Decent Work and Inclusive Growth
Social dialogue can contribute to sustainable enterprises and inclusive growth
Heads of state and government as well as those of the ILO and the OECD will present a new publication on the business case for social dialogue between the social partners and with governments.
NEW YORK (ILO News) – Social dialogue can drive productivity and sustainable business growth as well as result in better training and skills levels for employees, ILO Director-General Guy Ryder said at the launch of a new publication by the ILO, the OECD and the Global Deal secretariat.
The Thematic Brief, “Achieving Decent Work and Inclusive Growth: The Business Case for Social Dialogue”, was launched by the ILO Director-General at a Global Deal event attended by company representatives. It highlights how effective social dialogue can result in mutually beneficial outcomes for governments, businesses, workers and wider society.
“Take, for example, the case of the construction of Terminal 5 at Heathrow Airport in the UK. That four billion pound investment was completed without one single working hour being lost to disputes, with a below-average level of absenteeism, and with reduced costs – all this, while preserving labour standards above the average for the industry,” Ryder said. “And that happened not by accident, but as a result of social dialogue between the unions concerned and the management that created a framework collective agreement for all the multiple producers and suppliers involved.”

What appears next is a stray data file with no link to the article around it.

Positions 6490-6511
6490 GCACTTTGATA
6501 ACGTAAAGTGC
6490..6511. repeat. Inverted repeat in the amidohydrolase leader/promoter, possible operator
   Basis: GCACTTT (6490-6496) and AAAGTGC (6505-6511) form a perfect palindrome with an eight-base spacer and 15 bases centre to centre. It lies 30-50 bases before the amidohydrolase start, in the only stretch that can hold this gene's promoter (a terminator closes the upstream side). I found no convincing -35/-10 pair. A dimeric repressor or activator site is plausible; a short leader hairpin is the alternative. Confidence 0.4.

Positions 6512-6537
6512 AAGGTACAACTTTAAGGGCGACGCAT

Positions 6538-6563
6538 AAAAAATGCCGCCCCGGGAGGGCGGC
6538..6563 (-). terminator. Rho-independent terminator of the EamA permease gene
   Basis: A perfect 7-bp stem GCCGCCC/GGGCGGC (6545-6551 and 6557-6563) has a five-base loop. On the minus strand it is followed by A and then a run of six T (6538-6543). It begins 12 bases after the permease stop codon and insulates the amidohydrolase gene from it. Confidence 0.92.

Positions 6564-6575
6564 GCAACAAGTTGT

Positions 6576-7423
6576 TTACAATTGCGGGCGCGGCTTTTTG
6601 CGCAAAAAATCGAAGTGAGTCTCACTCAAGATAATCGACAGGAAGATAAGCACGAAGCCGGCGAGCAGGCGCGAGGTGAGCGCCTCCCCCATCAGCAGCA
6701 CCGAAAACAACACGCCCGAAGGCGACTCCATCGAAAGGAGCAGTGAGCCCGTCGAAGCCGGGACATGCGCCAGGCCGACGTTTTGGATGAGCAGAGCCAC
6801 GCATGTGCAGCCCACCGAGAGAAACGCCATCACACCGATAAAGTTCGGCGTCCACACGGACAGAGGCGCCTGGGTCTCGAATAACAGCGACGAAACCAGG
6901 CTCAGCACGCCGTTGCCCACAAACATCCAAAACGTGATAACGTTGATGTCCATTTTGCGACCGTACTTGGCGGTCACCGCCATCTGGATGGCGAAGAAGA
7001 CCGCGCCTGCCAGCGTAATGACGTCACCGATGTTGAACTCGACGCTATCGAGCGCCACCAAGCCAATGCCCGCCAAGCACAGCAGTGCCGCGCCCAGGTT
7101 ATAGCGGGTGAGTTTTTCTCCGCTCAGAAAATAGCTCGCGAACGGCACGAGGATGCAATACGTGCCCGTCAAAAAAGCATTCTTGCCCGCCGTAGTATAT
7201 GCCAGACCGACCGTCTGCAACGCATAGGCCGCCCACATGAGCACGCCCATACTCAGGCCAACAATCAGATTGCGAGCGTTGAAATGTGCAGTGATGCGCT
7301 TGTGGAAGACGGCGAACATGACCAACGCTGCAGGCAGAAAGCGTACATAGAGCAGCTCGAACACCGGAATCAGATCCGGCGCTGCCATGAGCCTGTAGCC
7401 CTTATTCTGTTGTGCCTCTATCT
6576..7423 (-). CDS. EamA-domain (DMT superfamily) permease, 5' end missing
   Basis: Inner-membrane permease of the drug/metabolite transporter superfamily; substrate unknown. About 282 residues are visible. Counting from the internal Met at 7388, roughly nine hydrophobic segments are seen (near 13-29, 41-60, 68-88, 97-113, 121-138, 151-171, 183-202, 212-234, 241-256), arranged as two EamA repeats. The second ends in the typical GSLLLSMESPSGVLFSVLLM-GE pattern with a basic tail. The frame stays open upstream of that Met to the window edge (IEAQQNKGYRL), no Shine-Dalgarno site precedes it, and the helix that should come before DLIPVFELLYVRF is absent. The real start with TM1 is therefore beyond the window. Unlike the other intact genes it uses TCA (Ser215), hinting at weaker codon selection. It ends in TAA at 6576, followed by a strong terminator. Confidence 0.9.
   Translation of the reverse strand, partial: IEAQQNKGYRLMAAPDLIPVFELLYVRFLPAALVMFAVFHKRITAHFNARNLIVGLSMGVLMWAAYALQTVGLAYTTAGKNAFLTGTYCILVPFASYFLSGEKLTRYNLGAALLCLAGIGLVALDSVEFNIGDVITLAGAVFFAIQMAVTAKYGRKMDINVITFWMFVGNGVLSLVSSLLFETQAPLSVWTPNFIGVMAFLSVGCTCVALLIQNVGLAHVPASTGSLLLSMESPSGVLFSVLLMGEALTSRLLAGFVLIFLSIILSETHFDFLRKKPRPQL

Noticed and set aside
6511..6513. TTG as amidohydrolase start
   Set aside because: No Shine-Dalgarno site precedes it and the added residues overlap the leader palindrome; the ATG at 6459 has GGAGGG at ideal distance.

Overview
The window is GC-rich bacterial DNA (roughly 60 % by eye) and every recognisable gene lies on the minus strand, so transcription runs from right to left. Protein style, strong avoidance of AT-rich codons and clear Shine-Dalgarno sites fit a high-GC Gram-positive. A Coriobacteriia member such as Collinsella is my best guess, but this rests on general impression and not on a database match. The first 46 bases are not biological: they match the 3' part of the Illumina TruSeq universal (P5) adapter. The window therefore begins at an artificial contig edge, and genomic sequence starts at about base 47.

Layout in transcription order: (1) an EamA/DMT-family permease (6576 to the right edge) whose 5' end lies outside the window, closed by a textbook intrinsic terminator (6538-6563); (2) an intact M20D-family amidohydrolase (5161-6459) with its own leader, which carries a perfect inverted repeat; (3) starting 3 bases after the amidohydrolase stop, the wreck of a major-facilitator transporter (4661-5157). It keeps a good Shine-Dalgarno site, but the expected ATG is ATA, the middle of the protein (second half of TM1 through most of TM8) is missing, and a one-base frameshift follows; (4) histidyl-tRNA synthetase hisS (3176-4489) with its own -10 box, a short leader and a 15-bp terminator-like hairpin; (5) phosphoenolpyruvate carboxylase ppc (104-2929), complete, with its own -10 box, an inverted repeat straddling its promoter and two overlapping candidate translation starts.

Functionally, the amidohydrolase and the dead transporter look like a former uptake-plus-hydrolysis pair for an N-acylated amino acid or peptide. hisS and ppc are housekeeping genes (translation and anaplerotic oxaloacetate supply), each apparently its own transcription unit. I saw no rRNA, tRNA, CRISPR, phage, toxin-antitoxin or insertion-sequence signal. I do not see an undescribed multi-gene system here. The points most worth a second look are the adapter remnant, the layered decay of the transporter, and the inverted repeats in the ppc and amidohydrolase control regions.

The ILO Director-General also cited examples from Africa and Asia, among others, where social dialogue can result in better training and skills levels, or in a downturn can lead to negotiations on job protection in exchange for temporary reductions in working hours and salaries.
“In Sweden itself, for example, the Crisis Agreement during the last major economic downturn is estimated to have saved over 12,000 jobs, while at the same time enabling business to achieve a faster recovery and to retain more of their skilled workers,” Ryder noted.
“The Global Deal is about ensuring that more people around the world have secure and good jobs, and about a more equal distribution of our economic resources,” said Stefan Löfven, Prime Minister of Sweden. “Globalization presents opportunities, but requires a more equal distribution. More people need jobs with decent conditions and a salary they can live on. This is a prerequisite for globalization to be a positive force.”
The Global Deal is a global multi-stakeholder partnership with the objective of jointly addressing the challenges in the global labour market and enabling all people to benefit from globalization.